Pope Francis has published new guidelines on family life that argue the 1.3 billion strong-Catholic Church should show more understanding of modern realities whilst not changing any doctrine.
The lengthy document, entitled 'Amoris Laetitia', or The Joy of Love, affirms the Church's teaching that stable families are the building blocks of a healthy society and a place where children learn to love, respect and interact with others.
At the same time the text released April 8 warns against idealizing the many challenges facing family life, urging Catholics to care for, rather than condemning, all those whose lives do not reflect the teaching of the Church.
The document focuses on the need for "personal and pastoral discernment'" for individuals.
It recognizes that "neither the Synod, nor this Exhortation could be expected to provide a new set of general rules, canonical in nature and applicable to all cases."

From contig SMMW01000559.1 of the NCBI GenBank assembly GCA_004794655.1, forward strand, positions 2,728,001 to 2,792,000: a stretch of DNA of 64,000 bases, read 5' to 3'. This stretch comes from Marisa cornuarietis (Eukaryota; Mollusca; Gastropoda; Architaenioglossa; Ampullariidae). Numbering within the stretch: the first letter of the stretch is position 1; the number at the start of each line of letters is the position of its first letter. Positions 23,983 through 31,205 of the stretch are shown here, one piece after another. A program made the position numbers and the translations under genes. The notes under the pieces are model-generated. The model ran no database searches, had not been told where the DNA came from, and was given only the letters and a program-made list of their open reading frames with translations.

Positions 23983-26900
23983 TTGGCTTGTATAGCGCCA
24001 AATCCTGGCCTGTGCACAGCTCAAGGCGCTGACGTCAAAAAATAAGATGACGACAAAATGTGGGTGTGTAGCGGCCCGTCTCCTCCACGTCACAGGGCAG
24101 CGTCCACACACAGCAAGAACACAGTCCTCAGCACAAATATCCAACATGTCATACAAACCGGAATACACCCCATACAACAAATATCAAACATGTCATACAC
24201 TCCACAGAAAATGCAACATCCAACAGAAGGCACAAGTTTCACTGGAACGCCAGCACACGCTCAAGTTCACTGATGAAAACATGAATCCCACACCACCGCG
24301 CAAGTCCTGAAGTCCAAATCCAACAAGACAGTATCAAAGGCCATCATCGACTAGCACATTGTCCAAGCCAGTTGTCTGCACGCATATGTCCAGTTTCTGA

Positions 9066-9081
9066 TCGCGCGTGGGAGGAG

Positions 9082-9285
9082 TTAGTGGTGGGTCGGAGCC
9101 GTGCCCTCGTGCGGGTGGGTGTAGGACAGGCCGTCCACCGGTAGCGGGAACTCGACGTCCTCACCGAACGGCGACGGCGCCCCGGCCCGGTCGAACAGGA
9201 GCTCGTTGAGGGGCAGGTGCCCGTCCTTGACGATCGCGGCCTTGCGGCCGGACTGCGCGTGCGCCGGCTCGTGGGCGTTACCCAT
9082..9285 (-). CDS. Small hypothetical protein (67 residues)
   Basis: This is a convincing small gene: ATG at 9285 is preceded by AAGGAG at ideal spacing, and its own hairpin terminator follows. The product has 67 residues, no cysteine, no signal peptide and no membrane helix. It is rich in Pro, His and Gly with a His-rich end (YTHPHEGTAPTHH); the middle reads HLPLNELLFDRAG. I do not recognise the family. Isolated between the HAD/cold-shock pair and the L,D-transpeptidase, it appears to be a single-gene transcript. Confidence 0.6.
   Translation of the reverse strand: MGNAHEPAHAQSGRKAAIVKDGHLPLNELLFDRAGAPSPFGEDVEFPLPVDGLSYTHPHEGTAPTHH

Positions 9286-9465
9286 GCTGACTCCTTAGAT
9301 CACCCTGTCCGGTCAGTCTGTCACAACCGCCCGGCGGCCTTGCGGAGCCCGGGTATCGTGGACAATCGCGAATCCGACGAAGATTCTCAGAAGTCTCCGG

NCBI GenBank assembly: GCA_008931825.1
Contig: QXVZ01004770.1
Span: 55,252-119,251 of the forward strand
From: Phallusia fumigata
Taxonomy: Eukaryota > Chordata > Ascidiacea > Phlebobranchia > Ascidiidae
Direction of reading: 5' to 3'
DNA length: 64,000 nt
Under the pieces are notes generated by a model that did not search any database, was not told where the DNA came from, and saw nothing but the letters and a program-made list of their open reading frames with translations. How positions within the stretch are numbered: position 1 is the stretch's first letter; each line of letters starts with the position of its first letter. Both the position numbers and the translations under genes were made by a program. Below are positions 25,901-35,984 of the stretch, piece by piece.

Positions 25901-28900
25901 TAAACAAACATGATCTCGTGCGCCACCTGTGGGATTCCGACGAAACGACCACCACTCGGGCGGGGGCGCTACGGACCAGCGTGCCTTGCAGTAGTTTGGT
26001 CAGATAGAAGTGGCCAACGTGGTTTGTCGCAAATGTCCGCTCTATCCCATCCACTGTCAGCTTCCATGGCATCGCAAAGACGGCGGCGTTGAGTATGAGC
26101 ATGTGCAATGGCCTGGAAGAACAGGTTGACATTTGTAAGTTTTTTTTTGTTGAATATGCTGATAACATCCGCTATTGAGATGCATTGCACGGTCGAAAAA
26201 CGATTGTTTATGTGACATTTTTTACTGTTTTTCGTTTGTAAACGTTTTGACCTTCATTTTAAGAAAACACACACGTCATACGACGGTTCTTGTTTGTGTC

The document is based on two Synods on the issue.
It opens the way, however, for bishops in each country to interpret doctrine to suit their own culture, the BBC reports as it details the Pope's views on family life, marriage, contraception and bringing up children.
The document is the culmination of three years' work by Pope Francis.
Catholic doctrine deems that divorced Catholics who remarry are not allowed to receive Communion unless they get an annulment of their first marriage or abstain from sex with their new spouses.
If they fail to get an annulment, the church considers them adulterers and unworthy of receiving the Eucharist.
In the new guidelines, Francis did not change that that rule, but he indicated that priests should show flexibility in enforcing it.
The debate on the family has shown major regional differences within the church also provoking divisions within the faithful, The Wall Street Journal reported.
It cited priests in Germany regularly give Communion to remarried divorced people, while in neighboring Poland this rarely happens.